THRISSUR: “Hindus should become powerful in the coastal belt of India, otherwise the national security will be in danger,” asserted Dr Pravin Togadia, working president of Vishwa Hindu Parishad. This is the bitter truth and unforgettable experience from various terrorist attacks and foreign sponsored infiltrations for some years. He further said Mumbai terrorist attack come to our memory as a terrible shock and we cannot forget it at any cost and it was through Mumbai coastline the Pak terrorists came and attacked us. He was inaugurating the Special Hindu Sammelan in connection with the State Conferene of Malsya Pravarthaka Sanghom at Triprayar on October 27.
Generally, Hindu fisher folk are highly traditional oriented and religious minded in their outlook and life. Their belief in Hindu traditions and scriptures connect them with every inch of this land as they consider Bharat as their holy motherland. The belief that the son of Satyavati had become the ruler of Hastinapura has been deep-rooted in their traditional and religious practices. Today this section, who are a major inhabitants of Kerala coastal belt has become economically deprived because of the negligence and step motherly treatment of the ruling class. They are being exploited and sidelined by other religious groups and governments—in the State and Centre. The help extended by the goverments to the fishermen for their economic upliftment is being snatched away by the powerful Muslim lobby, which has a powerful influence on the ruling front. So, there is a very urgent need to have reservation for the Hindu fishermen on the sea and coast line. Today central authorities and defence forces are also of the opinion that the patriotic fervour of our coastal residents has to be revoked and regenerated. If the existence of Hindu fish folk is weak, it will affect the security of the nation and ultimately endanger our defence preparedness. It would affect the coastal area from Kutch to Kanyakumari and from Kanyakumari to Kolkata.
Even though the ruling powers are aware of the poor financial conditions of the Hindu fishermen, they are not ready to set-up a financial package for these people. It is necessary to give fishing boats, cold storage and export facilities, etc., to this section who have no financial backing of their own. Now the fisheries sector as well as the coastal area is controlled and managed by the powerful Muslim lobby, which has the money power and ruling power. All the help extended to the fishermen is being snatched by the Muslim lobby. So, the Hindu fishermen have to assert themselves. In order to achieve this goal Hindus have to be united and powerful and at last have to attain political strength. To get political clout in the State and Centre a united effort is needed from the Hindu society, Dr Togadia added.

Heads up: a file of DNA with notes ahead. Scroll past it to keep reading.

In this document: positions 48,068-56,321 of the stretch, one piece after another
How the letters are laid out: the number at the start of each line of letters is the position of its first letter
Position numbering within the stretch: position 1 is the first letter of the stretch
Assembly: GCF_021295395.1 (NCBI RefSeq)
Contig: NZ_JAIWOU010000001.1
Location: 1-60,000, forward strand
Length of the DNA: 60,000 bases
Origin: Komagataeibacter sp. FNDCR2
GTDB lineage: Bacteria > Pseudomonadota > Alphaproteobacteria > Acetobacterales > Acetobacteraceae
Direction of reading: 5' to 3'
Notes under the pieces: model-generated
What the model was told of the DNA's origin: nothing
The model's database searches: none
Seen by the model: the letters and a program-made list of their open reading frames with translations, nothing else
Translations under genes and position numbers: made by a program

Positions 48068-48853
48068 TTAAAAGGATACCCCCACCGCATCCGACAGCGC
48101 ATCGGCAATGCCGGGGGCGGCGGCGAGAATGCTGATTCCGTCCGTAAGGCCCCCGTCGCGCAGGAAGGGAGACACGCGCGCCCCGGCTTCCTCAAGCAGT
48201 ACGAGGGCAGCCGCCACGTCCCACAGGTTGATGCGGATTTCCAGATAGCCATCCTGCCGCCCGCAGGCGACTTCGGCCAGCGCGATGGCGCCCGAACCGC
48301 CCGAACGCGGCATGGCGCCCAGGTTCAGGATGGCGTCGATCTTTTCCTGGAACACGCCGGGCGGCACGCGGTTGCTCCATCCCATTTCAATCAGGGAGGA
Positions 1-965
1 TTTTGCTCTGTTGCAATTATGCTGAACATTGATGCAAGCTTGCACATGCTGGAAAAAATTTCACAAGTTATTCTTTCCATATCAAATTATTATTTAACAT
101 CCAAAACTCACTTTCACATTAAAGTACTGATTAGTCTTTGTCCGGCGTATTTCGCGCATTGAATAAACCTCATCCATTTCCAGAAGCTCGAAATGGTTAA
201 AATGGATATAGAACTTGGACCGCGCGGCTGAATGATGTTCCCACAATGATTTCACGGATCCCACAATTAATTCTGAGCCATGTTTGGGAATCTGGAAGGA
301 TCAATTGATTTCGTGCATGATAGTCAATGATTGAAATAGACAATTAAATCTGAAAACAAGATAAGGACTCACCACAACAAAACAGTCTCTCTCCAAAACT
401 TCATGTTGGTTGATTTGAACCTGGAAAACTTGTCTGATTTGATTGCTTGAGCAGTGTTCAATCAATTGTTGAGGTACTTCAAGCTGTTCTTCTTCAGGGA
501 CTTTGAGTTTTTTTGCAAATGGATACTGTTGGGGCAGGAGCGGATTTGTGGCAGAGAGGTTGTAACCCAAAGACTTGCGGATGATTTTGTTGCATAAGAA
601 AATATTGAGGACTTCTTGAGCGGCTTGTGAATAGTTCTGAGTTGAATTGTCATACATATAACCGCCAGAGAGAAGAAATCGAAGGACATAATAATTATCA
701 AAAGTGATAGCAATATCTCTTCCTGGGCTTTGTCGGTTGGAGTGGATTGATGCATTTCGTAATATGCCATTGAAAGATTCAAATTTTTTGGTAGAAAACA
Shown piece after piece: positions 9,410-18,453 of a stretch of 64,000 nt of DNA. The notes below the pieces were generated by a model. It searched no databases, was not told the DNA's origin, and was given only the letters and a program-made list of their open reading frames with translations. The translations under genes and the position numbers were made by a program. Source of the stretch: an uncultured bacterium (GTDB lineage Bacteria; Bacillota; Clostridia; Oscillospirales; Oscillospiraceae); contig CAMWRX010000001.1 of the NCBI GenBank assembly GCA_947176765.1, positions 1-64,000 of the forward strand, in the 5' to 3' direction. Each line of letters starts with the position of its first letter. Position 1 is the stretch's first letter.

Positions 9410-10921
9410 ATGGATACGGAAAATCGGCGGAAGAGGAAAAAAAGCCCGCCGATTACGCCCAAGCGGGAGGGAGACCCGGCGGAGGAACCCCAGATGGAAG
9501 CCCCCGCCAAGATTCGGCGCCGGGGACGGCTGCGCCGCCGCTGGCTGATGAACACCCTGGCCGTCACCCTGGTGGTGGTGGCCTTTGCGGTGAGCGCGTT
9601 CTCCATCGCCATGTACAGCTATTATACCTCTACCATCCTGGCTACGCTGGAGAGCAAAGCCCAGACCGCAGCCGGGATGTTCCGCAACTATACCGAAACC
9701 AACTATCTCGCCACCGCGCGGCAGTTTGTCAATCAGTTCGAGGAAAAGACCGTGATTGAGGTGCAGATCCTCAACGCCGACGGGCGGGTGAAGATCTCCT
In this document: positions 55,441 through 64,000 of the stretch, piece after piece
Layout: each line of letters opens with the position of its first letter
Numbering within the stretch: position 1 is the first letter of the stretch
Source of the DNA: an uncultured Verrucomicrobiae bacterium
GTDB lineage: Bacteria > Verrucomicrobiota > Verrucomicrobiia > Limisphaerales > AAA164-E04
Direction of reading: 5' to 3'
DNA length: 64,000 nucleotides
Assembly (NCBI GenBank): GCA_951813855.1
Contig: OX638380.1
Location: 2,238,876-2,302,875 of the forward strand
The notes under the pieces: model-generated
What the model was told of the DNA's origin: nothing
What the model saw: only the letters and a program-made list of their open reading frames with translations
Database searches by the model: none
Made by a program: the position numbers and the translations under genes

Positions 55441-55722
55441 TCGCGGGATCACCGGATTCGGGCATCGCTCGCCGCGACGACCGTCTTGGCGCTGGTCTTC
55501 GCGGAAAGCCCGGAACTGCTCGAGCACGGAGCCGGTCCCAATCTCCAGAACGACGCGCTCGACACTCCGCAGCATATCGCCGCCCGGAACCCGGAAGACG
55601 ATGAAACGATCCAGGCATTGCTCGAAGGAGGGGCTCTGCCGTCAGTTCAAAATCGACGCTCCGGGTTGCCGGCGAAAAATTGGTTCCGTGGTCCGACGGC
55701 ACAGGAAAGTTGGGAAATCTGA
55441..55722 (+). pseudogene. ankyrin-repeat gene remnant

Here in Kerala, there seems to be a healthy trend to get all Hindus united irrespective of cast feelings. From Namboothiri to Vanvasi to fishermen every section is mutually connected owing allegiance to a common Hindu tradition from time immemorial. This bond of unity and oneness has to be regenerated, and strengthened, and it is for the well-being of both these sections as well as the society as a whole. These should be a feeling that if a Hindu in this area has a problem the whole Hindu society has to come forward to help him physically, economically and socially as well, he emphasised.
He lamented that when the brutal massacre took place in Marad Sea Cost, where eight Hindu fishermen were killed by the Muslim fundamentalists, it was only Hindu brethren who came forward for their help and all political groups became mere spectators; So, the sea and coastal area has to be freed from the clutches of Muslim groups. Otherwise, if things goes on like this within no time Kerala would become another Kashmir.
Swami Theja Swaroopananda, chairman of the reception committee, presided over the meeting and Seema Jagaranmunj Akhila Bharathiy Sahasamyojak Shri A Gopalakrishnan delivered the keynote address. Shri NP Radhakrishnan, state president of the Malsya Pravarthaka Sanghom (a cultural body of Hindu fishermen) and others also spoke on the occasion. A well attended cultural procession was held prior to the conference. On October 28, there was a delegates’ session, which was attended by delegates from all over Kerala.